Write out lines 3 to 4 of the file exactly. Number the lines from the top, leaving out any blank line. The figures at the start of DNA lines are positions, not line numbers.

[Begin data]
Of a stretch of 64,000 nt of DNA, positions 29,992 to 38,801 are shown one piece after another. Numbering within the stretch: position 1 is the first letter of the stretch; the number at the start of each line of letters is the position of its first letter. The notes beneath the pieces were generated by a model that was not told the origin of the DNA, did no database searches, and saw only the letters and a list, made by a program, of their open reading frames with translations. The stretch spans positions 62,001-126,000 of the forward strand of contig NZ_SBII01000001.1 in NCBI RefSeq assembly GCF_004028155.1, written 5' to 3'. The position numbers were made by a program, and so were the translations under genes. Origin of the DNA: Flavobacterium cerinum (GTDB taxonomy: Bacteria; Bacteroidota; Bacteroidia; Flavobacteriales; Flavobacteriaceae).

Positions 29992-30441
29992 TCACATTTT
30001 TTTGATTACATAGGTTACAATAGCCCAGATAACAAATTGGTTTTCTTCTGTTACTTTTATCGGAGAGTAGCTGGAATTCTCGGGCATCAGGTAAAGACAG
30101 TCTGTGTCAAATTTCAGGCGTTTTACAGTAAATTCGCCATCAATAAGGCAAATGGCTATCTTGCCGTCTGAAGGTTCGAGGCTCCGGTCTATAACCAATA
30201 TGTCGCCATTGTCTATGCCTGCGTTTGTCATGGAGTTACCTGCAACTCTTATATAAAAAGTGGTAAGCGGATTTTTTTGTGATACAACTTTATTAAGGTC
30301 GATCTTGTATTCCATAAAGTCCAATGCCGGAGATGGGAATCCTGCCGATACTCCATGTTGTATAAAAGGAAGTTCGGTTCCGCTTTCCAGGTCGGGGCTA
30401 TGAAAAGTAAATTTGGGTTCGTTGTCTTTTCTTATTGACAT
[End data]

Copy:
29992 TCACATTTT
30001 TTTGATTACATAGGTTACAATAGCCCAGATAACAAATTGGTTTTCTTCTGTTACTTTTATCGGAGAGTAGCTGGAATTCTCGGGCATCAGGTAAAGACAG